We’ve all had them. Those moments during an interview when words come out of your mouth, then you immediately give yourself a mental head-slap and wonder whether you should move to Bali. The reality is everyone says embarrassing things during interviews, tidbits of information they wish they hadn’t revealed, but learning from these mistakes can help prepare you for interviews down the road.
Following are 10 things you should never say during an interview.
1. “Wait ’til you hear what my last boss did.”
Stick with your mother’s advice and refrain from saying anything about anyone unless it’s positive. Job candidates should never complain about old bosses and colleagues, warns Anthony Balderrama of CNN. If you do this during an interview, the manager will think you’ll do the same thing to him or her down the line.
2. “I’m a single Mom, so scheduling is sometimes a problem.”
Talking about your personal life is never a good thing during an interview. Keep it professional and straight-forward, focusing on facts rather than emotions. Don’t talk about your family, politics, religion or any other topic that isn’t appropriate for a business meeting.
3. “I know I brought my resume — just give me a second to find it.”
Kiplinger cautions job seekers against appearing disorganized during an interview. If you appear flustered or incompetent, the manager will assume this is your typical behavior, and will definitely think twice about hiring you.
4. “I’ll take whatever you’re willing to pay me.”
Even in a tough economy, you don’t want to appear too desperate during an interview. Jennifer Rae Atkins of Wetfeet suggests preparing a salary range in advance. It can be broad or specific, but it’s a good idea to have numbers in mind so the hiring manager knows you are a professional.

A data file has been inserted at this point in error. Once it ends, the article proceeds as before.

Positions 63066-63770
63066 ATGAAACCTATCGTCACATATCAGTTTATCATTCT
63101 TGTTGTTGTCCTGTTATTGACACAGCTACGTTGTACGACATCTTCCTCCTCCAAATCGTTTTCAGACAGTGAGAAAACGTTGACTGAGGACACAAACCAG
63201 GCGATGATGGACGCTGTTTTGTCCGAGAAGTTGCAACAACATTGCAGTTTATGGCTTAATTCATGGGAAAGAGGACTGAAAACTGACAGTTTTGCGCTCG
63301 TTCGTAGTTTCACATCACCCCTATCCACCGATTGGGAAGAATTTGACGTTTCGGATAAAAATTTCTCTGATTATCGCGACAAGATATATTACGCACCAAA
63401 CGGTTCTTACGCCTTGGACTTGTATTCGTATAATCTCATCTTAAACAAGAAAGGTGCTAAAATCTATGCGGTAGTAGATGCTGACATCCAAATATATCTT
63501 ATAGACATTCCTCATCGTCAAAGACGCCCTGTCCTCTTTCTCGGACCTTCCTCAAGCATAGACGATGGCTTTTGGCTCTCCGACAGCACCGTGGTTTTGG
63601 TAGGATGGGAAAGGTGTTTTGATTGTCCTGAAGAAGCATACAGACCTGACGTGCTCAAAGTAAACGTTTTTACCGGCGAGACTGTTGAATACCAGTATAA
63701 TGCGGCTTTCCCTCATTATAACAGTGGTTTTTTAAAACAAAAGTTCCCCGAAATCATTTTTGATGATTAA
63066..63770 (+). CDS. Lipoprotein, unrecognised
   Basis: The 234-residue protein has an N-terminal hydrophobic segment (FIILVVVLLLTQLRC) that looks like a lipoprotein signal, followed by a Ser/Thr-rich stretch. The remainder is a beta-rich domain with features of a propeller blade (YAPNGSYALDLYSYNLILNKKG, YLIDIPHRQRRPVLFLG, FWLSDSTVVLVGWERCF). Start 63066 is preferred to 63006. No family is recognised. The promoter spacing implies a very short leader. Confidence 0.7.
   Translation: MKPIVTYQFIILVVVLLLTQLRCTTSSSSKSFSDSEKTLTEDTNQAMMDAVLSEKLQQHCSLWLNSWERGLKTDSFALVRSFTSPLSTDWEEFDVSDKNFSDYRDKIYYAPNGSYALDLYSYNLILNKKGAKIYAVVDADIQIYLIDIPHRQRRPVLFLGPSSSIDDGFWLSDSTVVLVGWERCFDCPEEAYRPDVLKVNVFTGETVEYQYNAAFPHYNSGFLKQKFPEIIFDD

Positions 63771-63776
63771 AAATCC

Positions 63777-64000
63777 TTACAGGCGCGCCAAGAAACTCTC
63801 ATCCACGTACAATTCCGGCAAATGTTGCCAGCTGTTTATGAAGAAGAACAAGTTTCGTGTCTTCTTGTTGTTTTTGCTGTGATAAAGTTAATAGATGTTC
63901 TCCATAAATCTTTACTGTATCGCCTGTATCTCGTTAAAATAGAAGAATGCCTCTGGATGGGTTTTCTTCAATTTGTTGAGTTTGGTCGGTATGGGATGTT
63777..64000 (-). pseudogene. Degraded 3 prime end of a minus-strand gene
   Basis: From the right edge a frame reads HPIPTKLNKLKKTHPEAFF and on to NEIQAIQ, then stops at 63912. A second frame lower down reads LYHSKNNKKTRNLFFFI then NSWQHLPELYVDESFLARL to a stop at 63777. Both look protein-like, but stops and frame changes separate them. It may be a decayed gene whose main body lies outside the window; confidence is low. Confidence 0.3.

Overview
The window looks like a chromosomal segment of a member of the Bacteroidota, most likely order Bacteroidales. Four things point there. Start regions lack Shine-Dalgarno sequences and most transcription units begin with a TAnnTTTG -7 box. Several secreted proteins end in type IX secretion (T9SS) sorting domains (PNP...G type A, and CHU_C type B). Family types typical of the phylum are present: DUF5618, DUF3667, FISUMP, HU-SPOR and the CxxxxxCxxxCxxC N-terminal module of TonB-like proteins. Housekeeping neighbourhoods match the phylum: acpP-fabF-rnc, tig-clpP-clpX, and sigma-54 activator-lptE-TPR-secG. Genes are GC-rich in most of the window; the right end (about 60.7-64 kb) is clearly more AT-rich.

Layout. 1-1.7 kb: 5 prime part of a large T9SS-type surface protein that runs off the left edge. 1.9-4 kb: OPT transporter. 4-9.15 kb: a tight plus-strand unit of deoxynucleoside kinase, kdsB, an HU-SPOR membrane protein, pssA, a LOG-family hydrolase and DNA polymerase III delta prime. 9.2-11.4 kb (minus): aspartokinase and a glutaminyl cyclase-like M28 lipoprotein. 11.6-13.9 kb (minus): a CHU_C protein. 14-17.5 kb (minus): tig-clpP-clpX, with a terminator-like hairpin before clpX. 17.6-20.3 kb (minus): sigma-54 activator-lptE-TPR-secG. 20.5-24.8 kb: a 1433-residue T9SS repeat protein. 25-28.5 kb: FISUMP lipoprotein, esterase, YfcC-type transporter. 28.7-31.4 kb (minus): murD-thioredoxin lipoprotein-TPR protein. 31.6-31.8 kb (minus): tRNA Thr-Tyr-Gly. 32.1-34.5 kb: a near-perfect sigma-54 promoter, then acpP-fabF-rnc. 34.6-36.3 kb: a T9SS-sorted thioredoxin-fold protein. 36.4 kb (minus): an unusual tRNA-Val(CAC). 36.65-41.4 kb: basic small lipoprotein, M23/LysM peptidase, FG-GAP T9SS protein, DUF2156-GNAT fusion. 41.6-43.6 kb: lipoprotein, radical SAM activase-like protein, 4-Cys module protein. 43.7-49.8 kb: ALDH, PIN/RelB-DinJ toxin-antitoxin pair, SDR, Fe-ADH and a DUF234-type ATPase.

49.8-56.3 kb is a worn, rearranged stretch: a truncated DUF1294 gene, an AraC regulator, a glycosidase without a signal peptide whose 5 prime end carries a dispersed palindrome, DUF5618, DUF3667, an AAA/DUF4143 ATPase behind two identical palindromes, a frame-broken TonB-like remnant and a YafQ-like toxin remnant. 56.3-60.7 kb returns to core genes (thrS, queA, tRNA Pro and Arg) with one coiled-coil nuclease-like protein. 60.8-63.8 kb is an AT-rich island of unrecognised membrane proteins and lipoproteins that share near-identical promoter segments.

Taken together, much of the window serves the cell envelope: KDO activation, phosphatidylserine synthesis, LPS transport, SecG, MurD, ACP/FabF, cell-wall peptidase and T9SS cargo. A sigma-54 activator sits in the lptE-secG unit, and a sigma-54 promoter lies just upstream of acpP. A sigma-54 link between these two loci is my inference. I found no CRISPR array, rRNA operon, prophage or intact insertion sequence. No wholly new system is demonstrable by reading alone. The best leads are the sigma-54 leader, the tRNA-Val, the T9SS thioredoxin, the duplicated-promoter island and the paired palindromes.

5. “Mind if I take this call?”
Never call for a time-out during an interview to answer your cell phone. Whoever it is will leave a message that you can return after you leave the building. One of the most important goals you can accomplish during an interview is to demonstrate that you respect the hiring manager’s time.
6. “Your parking garage is very poorly lit.”
Don’t criticize anything about the company or its employees during an interview. What you see as constructive criticism will come across as discourteous to the manager. Instead, file away criticisms in your mind for future reference. They will help you make the decision between two or more job offers.
7. “What exactly do you do here?”
Company research is something to conduct before the interview, not while you’re sitting across from the hiring manager. You should already know what the company sells, how it is run, and where its industry lies. Otherwise, you will appear uninformed and disinterested.
8. “Oh, those employment gaps? I had things to do.”
If there are employment gaps on your resume, be prepared to explain them in a short, succinct, but informative way. You might say something like I had to take care of my elderly mother after her surgery or I was going back to school. Don’t lie, but try to frame those gaps in a positive light.
9. “Yeah, I’ve held lots of jobs. I’m interested in so many things, I have trouble picking one!”
When asked about a complex job history, suggests CareerBuilder, it is best to emphasize that job-hopping is part of your past. Explain that you’ve experienced jumping from one employer to another, and now you’re ready to find long-term growth with a great company.
10. “My weaknesses? I don’t have any.”
While you don’t want to rattle off a laundry list of poor habits, you must always give at least one answer when asked this question during an interview. Admit a flaw and describe the steps you are taking to improve, suggests CareerBuilder. Mention a negative and turn it into a positive.
You might say something you later regret during an interview, but avoiding the aforementioned blunders will put you in a better light. Just remember that interviews tend to go better when the interviewee is relaxed, natural and forthright.